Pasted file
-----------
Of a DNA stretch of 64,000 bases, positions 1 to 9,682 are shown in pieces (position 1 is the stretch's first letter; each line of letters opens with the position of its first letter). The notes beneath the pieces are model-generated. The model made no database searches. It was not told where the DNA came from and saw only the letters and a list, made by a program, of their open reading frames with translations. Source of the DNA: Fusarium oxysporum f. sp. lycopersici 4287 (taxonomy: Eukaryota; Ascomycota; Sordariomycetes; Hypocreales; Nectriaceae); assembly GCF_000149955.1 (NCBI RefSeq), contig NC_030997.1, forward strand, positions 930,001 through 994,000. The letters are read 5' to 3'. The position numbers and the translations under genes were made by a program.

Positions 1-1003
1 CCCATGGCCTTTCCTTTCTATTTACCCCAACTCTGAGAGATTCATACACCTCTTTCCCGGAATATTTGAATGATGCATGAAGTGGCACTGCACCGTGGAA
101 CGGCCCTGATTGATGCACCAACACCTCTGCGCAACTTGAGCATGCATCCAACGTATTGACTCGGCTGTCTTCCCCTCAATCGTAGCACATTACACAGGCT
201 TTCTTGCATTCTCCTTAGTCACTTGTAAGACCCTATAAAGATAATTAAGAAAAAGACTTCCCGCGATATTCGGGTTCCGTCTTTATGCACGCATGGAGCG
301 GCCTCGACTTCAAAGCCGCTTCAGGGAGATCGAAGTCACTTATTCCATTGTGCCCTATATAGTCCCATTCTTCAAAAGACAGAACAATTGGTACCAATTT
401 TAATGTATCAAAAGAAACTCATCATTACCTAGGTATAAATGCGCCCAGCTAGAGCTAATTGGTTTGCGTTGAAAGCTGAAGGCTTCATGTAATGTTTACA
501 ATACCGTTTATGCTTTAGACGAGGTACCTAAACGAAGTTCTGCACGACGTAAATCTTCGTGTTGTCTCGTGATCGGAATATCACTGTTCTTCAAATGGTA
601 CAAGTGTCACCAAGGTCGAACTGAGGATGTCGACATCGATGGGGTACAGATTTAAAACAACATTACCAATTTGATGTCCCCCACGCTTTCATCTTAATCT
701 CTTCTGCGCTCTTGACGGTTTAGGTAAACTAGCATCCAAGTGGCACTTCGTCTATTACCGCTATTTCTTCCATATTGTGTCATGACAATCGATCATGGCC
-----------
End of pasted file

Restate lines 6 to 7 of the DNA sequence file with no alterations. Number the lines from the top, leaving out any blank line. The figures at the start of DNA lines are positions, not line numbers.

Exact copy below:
301 GCCTCGACTTCAAAGCCGCTTCAGGGAGATCGAAGTCACTTATTCCATTGTGCCCTATATAGTCCCATTCTTCAAAAGACAGAACAATTGGTACCAATTT
401 TAATGTATCAAAAGAAACTCATCATTACCTAGGTATAAATGCGCCCAGCTAGAGCTAATTGGTTTGCGTTGAAAGCTGAAGGCTTCATGTAATGTTTACA